Sunday Tasmanian - Tassie Living - - WEEK IN MOVIES - with DOU­GLAS NEW­LANDS

De­fence to the op­po­nents’ 1NT open­ing is an area fraught with haz­ards: some in the bid­ding and some in the the­ory of it. This hand is a typ­i­cal ex­am­ple where East opens a strong 1NT. You might not like the five card ma­jor but that’s a com­mon ex­pert treat­ment when it’s in the 1NT range. You may not like the king-jack dou­ble­ton di­a­mond but this is what hap­pened at the ta­ble with a well known Syd­ney pro sit­ting East. Now there are a num­ber of play­ers who see the South hand as beat­ing 1NT but they can’t dou­ble be­cause that shows a sin­gle suiter. Their first ac­tion is to pass, as here, but when the op­po­nents run, they have a prob­lem. When South emerged from the bushes with 3H, North thought this was a pro­tec­tive ac­tion based on an as­sump­tion of val­ues in his hand since West had not in­vited game. There is also the mat­ter of the com­mon be­lief that if they open a strong 1NT, our side can­not have game val­ues.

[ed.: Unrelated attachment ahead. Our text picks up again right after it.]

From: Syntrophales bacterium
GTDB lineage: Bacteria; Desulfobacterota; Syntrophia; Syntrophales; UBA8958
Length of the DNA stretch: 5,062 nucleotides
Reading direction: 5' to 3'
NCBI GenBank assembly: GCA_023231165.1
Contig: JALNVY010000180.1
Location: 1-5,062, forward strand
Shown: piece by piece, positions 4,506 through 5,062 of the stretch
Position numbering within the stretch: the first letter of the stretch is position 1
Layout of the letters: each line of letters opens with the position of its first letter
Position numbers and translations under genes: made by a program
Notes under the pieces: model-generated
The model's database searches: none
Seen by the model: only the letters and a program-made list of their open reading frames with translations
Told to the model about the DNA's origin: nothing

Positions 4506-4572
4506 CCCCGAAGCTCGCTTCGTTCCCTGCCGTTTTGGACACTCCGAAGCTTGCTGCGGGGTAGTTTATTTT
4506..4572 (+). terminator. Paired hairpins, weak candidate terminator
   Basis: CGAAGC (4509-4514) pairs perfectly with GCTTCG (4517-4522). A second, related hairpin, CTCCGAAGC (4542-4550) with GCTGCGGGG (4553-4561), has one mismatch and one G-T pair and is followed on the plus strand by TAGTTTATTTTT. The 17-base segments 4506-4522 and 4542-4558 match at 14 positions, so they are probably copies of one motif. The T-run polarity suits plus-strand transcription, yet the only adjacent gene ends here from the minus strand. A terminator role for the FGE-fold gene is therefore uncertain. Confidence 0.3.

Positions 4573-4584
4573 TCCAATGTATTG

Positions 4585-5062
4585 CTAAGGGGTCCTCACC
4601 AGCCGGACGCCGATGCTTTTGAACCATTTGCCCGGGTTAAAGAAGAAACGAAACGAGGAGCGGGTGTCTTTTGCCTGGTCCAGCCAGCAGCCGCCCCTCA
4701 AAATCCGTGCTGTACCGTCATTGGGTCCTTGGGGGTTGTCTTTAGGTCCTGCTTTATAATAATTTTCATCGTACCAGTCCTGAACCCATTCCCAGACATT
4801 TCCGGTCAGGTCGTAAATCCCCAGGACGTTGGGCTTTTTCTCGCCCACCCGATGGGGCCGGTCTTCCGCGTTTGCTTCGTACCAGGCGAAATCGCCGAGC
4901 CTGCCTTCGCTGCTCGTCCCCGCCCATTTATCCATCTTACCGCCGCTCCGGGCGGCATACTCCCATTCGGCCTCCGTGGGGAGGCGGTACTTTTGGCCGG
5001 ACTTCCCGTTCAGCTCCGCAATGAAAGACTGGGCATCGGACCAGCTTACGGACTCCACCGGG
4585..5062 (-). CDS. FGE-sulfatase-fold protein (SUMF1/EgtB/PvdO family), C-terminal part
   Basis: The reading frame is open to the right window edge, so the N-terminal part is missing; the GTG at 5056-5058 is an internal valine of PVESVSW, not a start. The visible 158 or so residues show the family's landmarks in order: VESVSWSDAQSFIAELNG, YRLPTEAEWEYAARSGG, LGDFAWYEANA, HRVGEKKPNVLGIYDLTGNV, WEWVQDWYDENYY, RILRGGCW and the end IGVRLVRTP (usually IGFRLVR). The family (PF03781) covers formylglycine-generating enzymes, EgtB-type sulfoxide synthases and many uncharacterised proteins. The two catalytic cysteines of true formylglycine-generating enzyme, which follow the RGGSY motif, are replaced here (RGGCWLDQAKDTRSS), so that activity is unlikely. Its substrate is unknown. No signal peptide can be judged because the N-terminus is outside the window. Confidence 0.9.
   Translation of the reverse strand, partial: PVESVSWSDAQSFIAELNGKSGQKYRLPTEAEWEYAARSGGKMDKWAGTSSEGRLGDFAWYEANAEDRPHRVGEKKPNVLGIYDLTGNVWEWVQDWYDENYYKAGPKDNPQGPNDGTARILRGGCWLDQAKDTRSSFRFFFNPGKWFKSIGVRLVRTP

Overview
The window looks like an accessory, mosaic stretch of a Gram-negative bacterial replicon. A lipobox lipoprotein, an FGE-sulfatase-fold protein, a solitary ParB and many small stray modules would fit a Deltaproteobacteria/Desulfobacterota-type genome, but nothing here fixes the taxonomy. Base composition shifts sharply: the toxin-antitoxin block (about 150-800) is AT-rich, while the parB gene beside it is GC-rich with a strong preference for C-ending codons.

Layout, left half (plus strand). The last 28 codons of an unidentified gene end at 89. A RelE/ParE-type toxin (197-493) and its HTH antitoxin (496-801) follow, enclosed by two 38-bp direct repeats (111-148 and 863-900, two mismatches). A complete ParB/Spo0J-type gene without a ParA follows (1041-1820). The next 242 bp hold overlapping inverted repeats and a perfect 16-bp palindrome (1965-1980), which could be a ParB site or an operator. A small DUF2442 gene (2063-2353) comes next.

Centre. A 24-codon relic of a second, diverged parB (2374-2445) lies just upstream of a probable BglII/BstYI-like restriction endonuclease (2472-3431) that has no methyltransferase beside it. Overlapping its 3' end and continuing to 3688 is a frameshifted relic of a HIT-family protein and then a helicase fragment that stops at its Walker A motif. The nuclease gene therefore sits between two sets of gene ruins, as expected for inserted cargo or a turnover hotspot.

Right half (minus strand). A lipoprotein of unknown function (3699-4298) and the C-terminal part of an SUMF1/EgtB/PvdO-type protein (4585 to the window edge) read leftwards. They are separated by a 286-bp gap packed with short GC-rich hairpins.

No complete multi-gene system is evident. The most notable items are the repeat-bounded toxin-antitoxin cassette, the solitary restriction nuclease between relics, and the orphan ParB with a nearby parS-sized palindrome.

It was a poor out­come when the op­po­nents played the safe 3NT in the other room. 4H also makes, ex­cept on a di­a­mond lead be­cause you lose? The en­tries to play spades twice. Th­ese hands are so much eas­ier to han­dle if you can bid 2H or 2S to show that long ma­jor rather than hid­ing sin­gle suit­ers var­i­ously in your dou­ble, 2C or 2D bids. The de­fence is pressed for space and, if the auc­tion is com­pet­i­tive, ei­ther-or bids just cause self-in­flicted prob­lems. If you are com­fort­able with this then you can use 2C and 2D to show hearts and an­other and spades and an­other re­spec­tively. Th­ese hands can be 5-4 or 4-5. This method be­longs to the ASPTRO fam­ily and Mr. Google will tell you all about it. The ad­van­tage is much larger rel­a­tive to DONT when play­ing pairs since you tend to play in the ma­jor rather than the mi­nor. Con­sider hold­ing a 4243 hand when part­ner bids a DONT 2C. You have to play 2C be­cause it might be your best spot and can­not look for the ma­jor fit in case part­ner has hearts and clubs!

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